Confession, Cooperation and Corporate Compliance – DOJ Rolls Out Nationwide Standards and Incentives for Voluntary Self-Disclosure

Alerts / March 1, 2023
Key Takeaways
  • The DOJ sets the nationwide standard for how U.S Attorneys’ Offices will determine whether a company has made a voluntary self-disclosure.
  • The new policy incentivizes companies to maintain effective compliance programs capable of identifying misconduct expeditiously, voluntarily disclose and remediate misconduct, and cooperate fully with the government in corporate criminal investigations.
  • Companies that meet these standards may avoid criminal convictions, associated penalties and the appointment of compliance monitors.

Last week, the Department of Justice (DOJ or the Department) announced the immediate implementation of a new Voluntary Self-Disclosure Policy (the Policy), setting a nationwide standard for how U.S Attorneys’ Offices will determine whether a company has made a voluntary self-disclosure and outlining the specific, tangible benefits to companies for self-disclosing, fully cooperating and remediating their own criminal conduct.

According to U.S. Attorney Breon Peace, under this policy, “no matter where in the country a company operates, it can rely on receiving the same treatment and benefits for voluntarily self-disclosing criminal conduct to a U.S. Attorney’s Office.”

The announcement of this new policy follows the mandate contained in Deputy Attorney General Lisa Monaco’s September 15, 2022 memorandum, which instructed each component of the DOJ that prosecutes corporate crime to draft and publicly share formal written policies incentivizing voluntary corporate self-disclosure and Assistant Attorney General Kenneth Polite’s recently announced changes to the DOJ’s corporate enforcement policy.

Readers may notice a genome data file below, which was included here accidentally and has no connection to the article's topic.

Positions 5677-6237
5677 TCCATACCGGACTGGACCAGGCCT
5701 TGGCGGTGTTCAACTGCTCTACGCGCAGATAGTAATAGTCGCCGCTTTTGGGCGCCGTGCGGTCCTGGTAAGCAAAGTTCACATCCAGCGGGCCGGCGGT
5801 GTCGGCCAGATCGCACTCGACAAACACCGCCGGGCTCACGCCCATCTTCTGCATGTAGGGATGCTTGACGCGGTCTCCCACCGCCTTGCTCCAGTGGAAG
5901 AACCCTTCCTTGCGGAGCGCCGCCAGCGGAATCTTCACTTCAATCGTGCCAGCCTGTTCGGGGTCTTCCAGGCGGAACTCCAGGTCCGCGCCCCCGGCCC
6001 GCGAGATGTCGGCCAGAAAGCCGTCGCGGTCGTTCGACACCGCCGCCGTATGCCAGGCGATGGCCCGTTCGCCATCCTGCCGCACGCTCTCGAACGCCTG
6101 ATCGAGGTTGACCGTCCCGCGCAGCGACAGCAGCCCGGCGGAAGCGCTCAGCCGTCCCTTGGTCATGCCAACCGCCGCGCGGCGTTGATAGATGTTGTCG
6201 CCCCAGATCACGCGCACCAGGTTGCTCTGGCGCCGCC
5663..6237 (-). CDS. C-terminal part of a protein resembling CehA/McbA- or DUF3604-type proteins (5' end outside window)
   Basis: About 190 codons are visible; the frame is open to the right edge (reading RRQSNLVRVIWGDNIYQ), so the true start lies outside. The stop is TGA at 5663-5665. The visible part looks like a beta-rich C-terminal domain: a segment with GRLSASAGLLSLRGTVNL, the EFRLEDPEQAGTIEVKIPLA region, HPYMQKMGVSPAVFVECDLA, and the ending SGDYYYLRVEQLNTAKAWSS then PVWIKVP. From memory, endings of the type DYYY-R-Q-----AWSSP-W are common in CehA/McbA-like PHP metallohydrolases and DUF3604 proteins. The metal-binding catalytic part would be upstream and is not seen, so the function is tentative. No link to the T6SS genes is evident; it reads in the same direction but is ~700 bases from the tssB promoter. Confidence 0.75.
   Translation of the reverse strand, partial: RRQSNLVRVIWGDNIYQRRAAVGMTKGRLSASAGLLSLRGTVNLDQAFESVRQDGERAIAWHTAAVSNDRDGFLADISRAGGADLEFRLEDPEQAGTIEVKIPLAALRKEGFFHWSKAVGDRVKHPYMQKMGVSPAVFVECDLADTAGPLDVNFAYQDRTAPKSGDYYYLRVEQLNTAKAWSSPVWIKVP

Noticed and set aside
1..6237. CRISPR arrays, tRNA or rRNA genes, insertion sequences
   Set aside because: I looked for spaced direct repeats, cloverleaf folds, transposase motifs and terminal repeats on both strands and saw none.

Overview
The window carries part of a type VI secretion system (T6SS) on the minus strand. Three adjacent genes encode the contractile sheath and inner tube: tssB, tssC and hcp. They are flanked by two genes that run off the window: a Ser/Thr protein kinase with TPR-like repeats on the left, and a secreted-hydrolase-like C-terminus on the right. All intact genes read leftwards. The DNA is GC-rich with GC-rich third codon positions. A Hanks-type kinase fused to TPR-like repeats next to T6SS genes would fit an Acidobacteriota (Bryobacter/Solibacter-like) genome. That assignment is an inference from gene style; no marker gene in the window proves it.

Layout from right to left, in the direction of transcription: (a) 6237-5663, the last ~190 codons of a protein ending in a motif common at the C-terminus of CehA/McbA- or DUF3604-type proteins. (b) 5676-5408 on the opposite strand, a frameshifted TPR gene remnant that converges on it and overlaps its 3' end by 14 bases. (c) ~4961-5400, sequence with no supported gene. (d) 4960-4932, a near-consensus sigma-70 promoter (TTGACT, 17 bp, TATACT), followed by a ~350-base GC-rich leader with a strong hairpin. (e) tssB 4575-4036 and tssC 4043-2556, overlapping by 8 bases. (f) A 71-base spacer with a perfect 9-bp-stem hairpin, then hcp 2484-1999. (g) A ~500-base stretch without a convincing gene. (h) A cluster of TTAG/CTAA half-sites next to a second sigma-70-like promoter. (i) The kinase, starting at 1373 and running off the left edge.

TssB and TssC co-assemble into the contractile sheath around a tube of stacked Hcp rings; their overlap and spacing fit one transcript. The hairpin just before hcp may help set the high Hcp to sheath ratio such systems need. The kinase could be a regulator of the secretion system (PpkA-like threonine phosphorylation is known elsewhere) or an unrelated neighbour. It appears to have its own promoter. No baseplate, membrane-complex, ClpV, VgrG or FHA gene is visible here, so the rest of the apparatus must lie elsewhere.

Standards of Voluntary Self-Disclosure

To qualify as a “voluntary self-disclosure” under the new Policy, the DOJ will require that a company’s self-disclosure meets each of the following standards:

  1. Disclosures must, in fact, be voluntary. The Policy excludes disclosures made “pursuant to regulation, contract, or a prior Department resolution (e.g., non-prosecution agreement or deferred prosecution agreement).”
  2. Disclosures must be prompt. The Policy requires that disclosures be made reasonably promptly after a company becomes aware of misconduct and prior to the misconduct being publicly disclosed or otherwise known to the government.
  3. Disclosures must be comprehensive. The Policy requires that disclosures must include all relevant facts concerning the misconduct that are known to the company at the time of the disclosure. The Department further expects that companies will preserve, collect and produce relevant documents and provide timely factual updates to the DOJ as their internal investigation progresses.

In addition, to receive full credit, the DOJ requires that companies remediate their criminal conduct. Under the Policy, appropriate remediation must include a company agreeing to pay all disgorgement, forfeiture and restitution resulting from the misconduct at issue.